This review describes the chronotherapeutic strategies based on molecular clock system of chronopharmacokinetic, chronopharmacodynamic and cancer chronopathological factors in the xenobiotic detoxification, transporter, receptor and molecular target. Chronotherapeutic strategies focus on the monitoring of rhythm, overcoming rhythm disruption, manipulation of rhythm, chrono-therapeutic drug monitoring, chrono-drug delivery system and chrono-drug discovery. The screening for small molecules targeting the clock genes is now in progress to stabilize circadian phase and enhance circadian amplitude, thereby consolidating and coordinating circadian organization,. The academic research along with a combination of chemical and biological information is essential to promote the research and development of new modality drug discovery such as clock genes.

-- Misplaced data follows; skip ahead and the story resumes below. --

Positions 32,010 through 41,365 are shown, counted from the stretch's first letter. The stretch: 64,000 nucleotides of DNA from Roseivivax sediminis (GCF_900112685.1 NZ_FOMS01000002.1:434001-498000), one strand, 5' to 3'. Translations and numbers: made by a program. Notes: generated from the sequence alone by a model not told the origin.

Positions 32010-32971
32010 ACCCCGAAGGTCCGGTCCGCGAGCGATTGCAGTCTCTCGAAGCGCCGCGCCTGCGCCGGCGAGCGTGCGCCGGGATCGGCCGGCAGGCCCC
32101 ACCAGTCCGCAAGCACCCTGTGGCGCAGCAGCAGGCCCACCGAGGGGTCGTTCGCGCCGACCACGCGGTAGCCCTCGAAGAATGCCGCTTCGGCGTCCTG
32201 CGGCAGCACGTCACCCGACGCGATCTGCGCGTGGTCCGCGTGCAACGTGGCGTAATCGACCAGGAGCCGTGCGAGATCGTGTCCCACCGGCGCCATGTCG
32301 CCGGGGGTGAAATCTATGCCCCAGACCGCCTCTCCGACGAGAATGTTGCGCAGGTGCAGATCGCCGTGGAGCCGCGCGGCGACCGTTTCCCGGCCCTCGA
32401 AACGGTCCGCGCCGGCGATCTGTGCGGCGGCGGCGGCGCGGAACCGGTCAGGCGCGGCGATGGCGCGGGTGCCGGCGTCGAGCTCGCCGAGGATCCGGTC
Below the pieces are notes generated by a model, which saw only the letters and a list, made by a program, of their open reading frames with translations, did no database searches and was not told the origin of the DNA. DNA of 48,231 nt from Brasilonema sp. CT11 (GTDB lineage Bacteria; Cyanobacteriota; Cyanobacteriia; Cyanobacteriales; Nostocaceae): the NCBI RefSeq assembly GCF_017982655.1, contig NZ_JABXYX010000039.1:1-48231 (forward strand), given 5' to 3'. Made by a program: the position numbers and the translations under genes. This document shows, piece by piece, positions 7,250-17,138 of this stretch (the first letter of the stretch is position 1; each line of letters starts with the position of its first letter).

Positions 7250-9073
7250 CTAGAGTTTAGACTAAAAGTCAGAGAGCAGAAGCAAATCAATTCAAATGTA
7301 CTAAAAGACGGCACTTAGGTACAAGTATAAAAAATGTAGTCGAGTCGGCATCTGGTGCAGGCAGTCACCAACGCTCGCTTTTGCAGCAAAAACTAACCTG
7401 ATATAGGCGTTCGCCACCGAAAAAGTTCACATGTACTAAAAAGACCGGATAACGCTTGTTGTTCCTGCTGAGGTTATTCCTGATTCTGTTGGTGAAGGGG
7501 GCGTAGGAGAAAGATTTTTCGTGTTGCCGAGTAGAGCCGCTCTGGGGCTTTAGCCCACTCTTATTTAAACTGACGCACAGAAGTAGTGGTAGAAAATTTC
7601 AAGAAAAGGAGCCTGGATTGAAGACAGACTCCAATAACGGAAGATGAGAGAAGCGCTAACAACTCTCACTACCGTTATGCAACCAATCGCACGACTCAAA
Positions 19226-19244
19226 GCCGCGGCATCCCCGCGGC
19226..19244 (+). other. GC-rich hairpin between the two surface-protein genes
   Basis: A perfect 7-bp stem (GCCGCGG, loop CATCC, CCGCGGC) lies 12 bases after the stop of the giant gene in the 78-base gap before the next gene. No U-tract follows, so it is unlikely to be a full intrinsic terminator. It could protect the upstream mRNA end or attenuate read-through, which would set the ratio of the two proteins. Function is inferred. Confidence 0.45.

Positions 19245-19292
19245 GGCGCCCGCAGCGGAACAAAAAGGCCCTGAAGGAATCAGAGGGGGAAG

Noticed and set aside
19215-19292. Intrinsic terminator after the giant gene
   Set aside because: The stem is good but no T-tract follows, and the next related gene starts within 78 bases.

Volume 44 (2021) Issue 6 Pages 789-797
Acute Ramelteon Treatment Maintains the Cardiac Rhythms of Rats during Non-REM Sleep Read more
Editor’s picks

Ramelteon, a melatonin receptor agonist, has a sleep-promoting effect by modulating sleep-wake rhythms. To examine the effect of ramelteon on cardiac function, authors simultaneously recorded electrocardiograms, electromyograms, and electrocorticograms in the frontal cortex and the olfactory bulb of unrestrained rats treated with ramelteon. Authors demonstrated that during non-REM sleep, heartrate variability was maintained by ramelteon treatment. Analysis of the electromyograms confirmed that neither microarousal during non-REM sleep nor the occupancy of phasic periods during REM sleep was altered by ramelteon. Thus, authors propose a remedial effect of ramelteon on cardiac activity by keeping the heartrate variability.

Volume 44 (2021) Issue 6 Pages 804-815
Identification and Validation of Combination Plasma Biomarker of Afamin, Fibronectin and Sex Hormone-Binding Globulin to Predict Pre-eclampsia Read more
Editor’s picks